Let me just play devil's advocate here . . .
Why don't we, as a nation, have nearly as much problem with capital measures in dealing with terror suspects abroad in the field as we do with torturing them for information but allowing them to live?
I honestly want to be that guy, pounding his fist in rage and screaming, "America does not torture!," but I have to admit some hypocrisy in doing so when still, even under Obama, engagement protocols in the field are just as happy as larks to let our soldiers blow suspected militants to a dozen pieces from long range.
I mean, during the action of O:IF we sent bunker-busters to surface targets, many of which missed targets and killed and maimed bystanders. We regularly kill dozens of alleged civilians in our continuing operations in Afghanistan and Pakistan. I certainly won't try to justify our interrogation techniques by comparing them to the atrocities performed by our aggressors on their captives, but at the end of the day, our detainees come out alive and in one piece. Yet we harp and crow about waterboarding them or emasculating them or denigrating their religion. But when an 18-year old Marine blows a carfull of militants to pieces with a 50-cal, we do very little other than congratulate the boy on his bravery.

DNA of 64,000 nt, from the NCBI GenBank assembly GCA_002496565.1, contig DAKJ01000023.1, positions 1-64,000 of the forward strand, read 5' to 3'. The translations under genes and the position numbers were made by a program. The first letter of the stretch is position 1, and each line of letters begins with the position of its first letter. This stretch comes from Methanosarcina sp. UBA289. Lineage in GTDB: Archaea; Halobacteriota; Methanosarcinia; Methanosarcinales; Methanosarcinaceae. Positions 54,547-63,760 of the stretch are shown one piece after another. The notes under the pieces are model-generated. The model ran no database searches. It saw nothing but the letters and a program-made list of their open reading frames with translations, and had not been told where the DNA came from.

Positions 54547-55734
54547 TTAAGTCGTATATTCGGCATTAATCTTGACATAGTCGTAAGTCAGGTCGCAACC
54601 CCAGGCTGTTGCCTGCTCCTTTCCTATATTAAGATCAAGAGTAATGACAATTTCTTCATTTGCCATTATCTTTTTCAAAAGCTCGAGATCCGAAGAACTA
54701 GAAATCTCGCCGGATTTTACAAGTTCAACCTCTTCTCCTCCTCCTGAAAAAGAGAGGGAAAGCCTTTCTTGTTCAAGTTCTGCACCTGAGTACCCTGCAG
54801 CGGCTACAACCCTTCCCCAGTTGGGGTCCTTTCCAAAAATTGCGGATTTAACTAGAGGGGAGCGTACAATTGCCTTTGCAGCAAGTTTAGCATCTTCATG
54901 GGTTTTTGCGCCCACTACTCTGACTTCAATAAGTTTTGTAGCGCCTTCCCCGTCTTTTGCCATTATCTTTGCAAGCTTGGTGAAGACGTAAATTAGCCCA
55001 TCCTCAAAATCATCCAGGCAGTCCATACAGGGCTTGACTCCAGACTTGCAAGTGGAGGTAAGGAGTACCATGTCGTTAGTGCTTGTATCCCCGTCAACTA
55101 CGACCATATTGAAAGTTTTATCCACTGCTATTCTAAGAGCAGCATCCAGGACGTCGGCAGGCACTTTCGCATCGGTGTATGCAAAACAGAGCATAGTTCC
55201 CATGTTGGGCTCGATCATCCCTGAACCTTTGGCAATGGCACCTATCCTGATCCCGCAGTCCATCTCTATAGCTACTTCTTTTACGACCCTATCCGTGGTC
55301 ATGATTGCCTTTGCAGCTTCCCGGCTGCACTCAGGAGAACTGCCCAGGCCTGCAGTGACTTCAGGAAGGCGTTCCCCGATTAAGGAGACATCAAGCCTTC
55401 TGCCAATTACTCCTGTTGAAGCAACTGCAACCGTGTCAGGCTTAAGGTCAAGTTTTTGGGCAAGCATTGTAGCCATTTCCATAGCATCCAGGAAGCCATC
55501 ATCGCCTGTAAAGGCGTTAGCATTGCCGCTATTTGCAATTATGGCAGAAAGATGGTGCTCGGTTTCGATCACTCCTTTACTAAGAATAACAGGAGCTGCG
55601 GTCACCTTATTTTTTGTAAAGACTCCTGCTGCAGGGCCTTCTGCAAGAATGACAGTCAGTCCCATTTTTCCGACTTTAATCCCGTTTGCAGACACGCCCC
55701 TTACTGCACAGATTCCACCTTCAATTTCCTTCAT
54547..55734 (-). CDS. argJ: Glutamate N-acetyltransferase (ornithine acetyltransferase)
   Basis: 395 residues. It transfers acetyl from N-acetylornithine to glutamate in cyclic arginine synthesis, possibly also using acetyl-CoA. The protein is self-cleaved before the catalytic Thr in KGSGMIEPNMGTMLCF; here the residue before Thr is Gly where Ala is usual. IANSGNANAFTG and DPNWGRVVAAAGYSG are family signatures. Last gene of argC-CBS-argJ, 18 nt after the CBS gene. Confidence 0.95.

Bottom line, I'm fairly torn on the issue. Not as to whether or not torture is wrong, but why we're making such a big deal out of it when it's still our policy to shoot suspected militants on sight. We're likely to spend the next six months arguing on whether Bush should be prosecuted or how strongly torture should be punished or who knew what an for how long, but guess what? Just like Uday and Qusay and Saddam and al-Zarqawi, when (and if) Bin Laden is finally killed, there will be parades in the streets and medals given out.
So forgive me for not engaging with full hyperbole in the face of such mass dissonance.